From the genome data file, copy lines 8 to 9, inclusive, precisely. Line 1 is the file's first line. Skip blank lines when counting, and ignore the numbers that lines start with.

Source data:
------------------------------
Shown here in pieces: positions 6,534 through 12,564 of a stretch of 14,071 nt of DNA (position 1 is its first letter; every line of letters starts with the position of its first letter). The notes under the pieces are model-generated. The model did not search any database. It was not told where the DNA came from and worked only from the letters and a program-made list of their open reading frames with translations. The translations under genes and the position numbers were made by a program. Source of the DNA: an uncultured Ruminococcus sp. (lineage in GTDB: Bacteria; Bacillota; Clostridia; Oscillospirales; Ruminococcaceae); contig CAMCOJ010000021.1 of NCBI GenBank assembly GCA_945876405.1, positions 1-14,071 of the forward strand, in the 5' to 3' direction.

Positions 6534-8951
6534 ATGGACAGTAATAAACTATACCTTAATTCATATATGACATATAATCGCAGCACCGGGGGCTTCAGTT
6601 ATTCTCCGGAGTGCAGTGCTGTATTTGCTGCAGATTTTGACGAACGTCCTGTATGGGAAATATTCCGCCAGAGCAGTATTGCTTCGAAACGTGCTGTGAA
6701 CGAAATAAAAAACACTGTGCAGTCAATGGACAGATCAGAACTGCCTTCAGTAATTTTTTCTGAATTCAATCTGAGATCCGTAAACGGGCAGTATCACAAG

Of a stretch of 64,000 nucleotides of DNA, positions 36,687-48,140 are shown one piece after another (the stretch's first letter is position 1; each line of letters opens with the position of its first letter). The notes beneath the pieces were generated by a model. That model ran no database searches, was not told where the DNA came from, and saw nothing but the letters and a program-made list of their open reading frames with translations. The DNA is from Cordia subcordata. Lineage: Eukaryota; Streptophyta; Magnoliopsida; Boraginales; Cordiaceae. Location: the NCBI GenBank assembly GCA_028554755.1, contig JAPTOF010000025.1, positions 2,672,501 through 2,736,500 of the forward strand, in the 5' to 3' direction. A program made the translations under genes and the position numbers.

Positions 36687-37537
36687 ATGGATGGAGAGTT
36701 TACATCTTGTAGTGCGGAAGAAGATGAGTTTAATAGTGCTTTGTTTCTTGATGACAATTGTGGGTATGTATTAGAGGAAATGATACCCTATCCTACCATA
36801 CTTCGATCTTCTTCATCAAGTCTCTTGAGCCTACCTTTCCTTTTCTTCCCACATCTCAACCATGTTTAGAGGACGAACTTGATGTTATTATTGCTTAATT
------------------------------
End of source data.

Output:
36687 ATGGATGGAGAGTT
36701 TACATCTTGTAGTGCGGAAGAAGATGAGTTTAATAGTGCTTTGTTTCTTGATGACAATTGTGGGTATGTATTAGAGGAAATGATACCCTATCCTACCATA